Ready to kick-start your career? Try an event planning internship!

What You Need to Know About Event Planner Internships: Part I

QC tutor Heather Vickery is the Owner and Event Director of Greatest Expectations Special Events and Weddings, one of Chicago’s most celebrated event planning and design firms. All photos in this post are from events produced by Greatest Expectations.

Is event planning your dream career? Have you always loved events and people are always telling you to start your own business but you have no experience? Then it is time to consider an internship!

Internships are a wonderful way to get your feet wet in the event planning industry. They afford you the opportunity to really see what it is like on the back-end of planning. There are many types of internships within the industry. So how do you know which one is right for you?

Internal Intern / office work

There is a lot that goes into owning and managing an event and wedding planning firm. It involves everything from answering the phones and responding to emails to marketing, managing databases, creating timelines, handling vendor orders and running promotional events (just to name a few).

Managing an event planning firm is detailed behind-the-scenes, and quite honestly, not all that exciting. People often get stuck in the muck. A well-run business requires many systems, strategies and boundaries to keep it running smoothly. If you want to truly own and operate your own company, learning the back-end is imperative and invaluable.

On-site event assistance

This is where the magic happens and what most people imagine when they think of working at an event and wedding planning intern. The best-laid plans that were put into place during the months and sometimes years of planning come together to make this one exceptional event possible. It may look like it is all performed with a magic wand, but we know it is really thanks to the diligent and dedicated work that happens day in and day out in the offices of the planners and other creative team members.

Even though we have worked hard to dot our i’s and cross our t’s, the day of an event is intense, hard work. We run around for 10-14 hours (ladies often do this in high heels and dresses) making sure that all of our well-laid plans fall perfectly into place. As an intern working on-site for events you should expect to do some serious heavy lifting! Think carrying boxes, working on event set-up and steaming table linens. These are just a few of the items that on-site staff works on.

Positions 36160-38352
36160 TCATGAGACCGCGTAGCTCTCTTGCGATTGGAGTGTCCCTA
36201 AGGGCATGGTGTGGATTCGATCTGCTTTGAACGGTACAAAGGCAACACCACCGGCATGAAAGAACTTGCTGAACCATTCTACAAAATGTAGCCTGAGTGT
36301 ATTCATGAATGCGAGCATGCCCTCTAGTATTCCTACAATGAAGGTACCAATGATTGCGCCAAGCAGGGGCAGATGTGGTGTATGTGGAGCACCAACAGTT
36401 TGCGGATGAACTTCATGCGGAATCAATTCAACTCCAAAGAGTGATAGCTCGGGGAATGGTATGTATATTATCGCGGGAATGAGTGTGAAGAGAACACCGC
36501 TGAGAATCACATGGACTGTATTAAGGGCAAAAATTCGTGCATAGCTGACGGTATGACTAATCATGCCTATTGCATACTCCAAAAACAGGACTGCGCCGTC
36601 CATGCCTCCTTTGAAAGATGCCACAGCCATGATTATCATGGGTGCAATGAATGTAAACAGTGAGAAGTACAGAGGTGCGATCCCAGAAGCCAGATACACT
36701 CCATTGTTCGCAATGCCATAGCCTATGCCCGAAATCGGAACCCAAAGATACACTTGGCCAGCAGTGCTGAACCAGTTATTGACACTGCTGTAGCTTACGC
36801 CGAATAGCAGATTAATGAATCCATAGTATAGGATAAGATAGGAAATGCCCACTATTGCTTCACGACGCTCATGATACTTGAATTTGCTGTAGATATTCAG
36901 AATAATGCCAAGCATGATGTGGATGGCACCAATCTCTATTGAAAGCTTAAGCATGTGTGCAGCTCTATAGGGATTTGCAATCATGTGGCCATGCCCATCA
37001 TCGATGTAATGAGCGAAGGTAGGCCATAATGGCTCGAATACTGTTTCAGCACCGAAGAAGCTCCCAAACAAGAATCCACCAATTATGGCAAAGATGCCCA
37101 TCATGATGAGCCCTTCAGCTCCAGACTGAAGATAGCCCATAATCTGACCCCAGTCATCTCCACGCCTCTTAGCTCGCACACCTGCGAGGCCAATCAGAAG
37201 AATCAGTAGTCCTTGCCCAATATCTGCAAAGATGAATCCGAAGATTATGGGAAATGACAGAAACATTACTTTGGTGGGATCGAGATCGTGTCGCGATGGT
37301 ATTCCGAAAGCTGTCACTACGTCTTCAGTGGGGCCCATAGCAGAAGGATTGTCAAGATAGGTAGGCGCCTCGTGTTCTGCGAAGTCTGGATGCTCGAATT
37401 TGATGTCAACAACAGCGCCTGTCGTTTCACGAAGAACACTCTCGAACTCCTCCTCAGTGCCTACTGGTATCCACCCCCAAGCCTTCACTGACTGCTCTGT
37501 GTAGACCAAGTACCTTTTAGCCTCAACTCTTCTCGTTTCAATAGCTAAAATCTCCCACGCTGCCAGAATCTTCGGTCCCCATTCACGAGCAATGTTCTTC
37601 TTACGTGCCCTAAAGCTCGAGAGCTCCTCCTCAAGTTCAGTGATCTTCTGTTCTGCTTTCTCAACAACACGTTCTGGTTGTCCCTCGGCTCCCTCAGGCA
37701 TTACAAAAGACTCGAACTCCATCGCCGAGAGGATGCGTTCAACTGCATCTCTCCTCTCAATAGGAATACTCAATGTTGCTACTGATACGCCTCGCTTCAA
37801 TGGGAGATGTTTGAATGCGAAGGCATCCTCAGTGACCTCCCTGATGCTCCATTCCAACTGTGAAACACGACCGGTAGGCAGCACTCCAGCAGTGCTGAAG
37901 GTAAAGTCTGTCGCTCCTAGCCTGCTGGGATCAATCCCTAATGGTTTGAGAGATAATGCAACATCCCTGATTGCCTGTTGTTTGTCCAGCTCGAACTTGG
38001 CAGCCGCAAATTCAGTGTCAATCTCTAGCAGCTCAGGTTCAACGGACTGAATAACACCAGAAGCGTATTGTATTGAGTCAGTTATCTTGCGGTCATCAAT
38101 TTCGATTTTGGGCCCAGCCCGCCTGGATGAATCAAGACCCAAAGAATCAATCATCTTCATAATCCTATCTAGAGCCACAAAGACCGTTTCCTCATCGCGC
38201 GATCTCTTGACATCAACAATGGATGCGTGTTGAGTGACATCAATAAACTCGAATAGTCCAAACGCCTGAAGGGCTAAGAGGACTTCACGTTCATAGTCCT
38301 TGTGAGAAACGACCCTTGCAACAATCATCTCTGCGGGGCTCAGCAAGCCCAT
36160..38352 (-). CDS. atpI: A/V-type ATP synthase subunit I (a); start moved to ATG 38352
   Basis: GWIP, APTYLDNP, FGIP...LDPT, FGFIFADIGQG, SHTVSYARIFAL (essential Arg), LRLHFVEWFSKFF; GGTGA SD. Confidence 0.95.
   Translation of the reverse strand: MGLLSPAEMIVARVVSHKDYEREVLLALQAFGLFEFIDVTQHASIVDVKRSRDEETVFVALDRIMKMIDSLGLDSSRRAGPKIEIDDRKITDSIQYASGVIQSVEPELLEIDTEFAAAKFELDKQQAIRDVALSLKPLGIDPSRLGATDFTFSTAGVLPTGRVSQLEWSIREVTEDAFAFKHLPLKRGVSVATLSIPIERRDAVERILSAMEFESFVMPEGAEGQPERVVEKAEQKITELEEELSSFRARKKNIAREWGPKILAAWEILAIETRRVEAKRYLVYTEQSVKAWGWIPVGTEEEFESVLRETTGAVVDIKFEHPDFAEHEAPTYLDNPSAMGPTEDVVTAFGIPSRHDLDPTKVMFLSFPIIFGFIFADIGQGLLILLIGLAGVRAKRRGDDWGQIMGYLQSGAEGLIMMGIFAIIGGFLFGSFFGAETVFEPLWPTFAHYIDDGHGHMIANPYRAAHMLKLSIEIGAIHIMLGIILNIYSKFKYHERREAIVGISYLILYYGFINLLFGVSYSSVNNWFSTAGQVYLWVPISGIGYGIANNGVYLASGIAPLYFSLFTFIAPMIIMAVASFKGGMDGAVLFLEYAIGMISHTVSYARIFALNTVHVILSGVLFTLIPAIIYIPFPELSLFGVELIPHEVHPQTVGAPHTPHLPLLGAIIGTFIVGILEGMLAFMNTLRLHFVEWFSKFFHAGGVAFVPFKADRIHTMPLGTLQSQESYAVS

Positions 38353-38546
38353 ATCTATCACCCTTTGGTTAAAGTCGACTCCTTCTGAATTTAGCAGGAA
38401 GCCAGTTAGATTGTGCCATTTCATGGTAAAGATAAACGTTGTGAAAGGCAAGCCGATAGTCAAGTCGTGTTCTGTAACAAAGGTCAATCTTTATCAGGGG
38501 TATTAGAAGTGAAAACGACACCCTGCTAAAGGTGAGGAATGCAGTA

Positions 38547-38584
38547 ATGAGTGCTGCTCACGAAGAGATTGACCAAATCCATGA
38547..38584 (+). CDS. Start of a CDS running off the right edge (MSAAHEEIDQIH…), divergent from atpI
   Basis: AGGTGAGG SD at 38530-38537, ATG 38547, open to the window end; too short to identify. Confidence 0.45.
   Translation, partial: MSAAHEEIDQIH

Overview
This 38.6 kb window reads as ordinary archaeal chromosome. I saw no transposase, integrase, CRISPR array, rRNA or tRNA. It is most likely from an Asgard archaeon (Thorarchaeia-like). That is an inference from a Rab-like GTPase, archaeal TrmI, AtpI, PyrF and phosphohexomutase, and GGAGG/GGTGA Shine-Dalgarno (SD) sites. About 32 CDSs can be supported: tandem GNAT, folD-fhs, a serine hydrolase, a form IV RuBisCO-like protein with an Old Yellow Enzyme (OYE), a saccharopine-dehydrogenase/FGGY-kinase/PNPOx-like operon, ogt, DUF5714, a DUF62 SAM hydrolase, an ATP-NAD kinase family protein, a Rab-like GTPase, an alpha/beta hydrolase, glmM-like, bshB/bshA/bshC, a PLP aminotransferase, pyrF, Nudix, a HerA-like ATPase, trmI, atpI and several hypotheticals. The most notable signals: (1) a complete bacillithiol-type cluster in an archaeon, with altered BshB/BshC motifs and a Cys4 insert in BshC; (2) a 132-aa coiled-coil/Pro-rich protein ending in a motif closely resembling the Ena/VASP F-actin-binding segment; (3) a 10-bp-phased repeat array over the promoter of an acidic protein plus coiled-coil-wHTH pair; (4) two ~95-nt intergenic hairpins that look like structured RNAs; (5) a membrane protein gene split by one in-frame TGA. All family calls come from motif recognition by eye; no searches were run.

Heather Vickery working with her team at an event. Husar Photography.

Photography by Husar Photography

With some internships, you are also able to follow the lead planner closely to see what she or he is doing. Observation is key with an internship. You should be paying attention to every single thing that happens. I assure you that everything happens with great intent and immeasurable work before, during and after the event!

Field work (working directly with clients)

In some cases you might be able to attend face-to-face client and vendor meetings. This is an excellent opportunity to learn what goes on during the planning phase. How does a client get signed? What are the next steps? What questions are asked and who does the talking? How are timelines set and boundaries put into place? As an intern in this capacity you would likely spend the majority of your time quietly observing and taking notes so that the lead planner can focus on building that client relationship. It is a wonderful way to build a wealth of knowledge.

All of the above

If you line up with the right company you could get lucky enough to land an internship that will allow you to do all of the things listed above. This is the best-case scenario. It affords you the opportunity to learn every aspect of the planning process and the implementation on-site.

One of Heather Vickery's team members puts the finishing touches on a tablescape. Husar Photography.

Photography by Husar Photography

I also encourage those interested in planning to consider internships with other industry-related companies. Do not limit yourself to working only on the planning side because knowing what happens with floral or catering or entertainment is equally as important. Even an internship with an invitation shop or linen company will help build your experience and provide assurance that you truly understand all of the ins and outs of this complicated industry.

If you are able to tell clients that you have trained in many different aspects of events, you will gain their trust and confidence quickly and with ease. You will also gain the trust and confidence of the vendors on your creative teams. Working together cohesively with your vendors is so very important to the success of each event.

Is an event planner internship part of your career path? Check back next week to learn what Heather looks for in her own interns!

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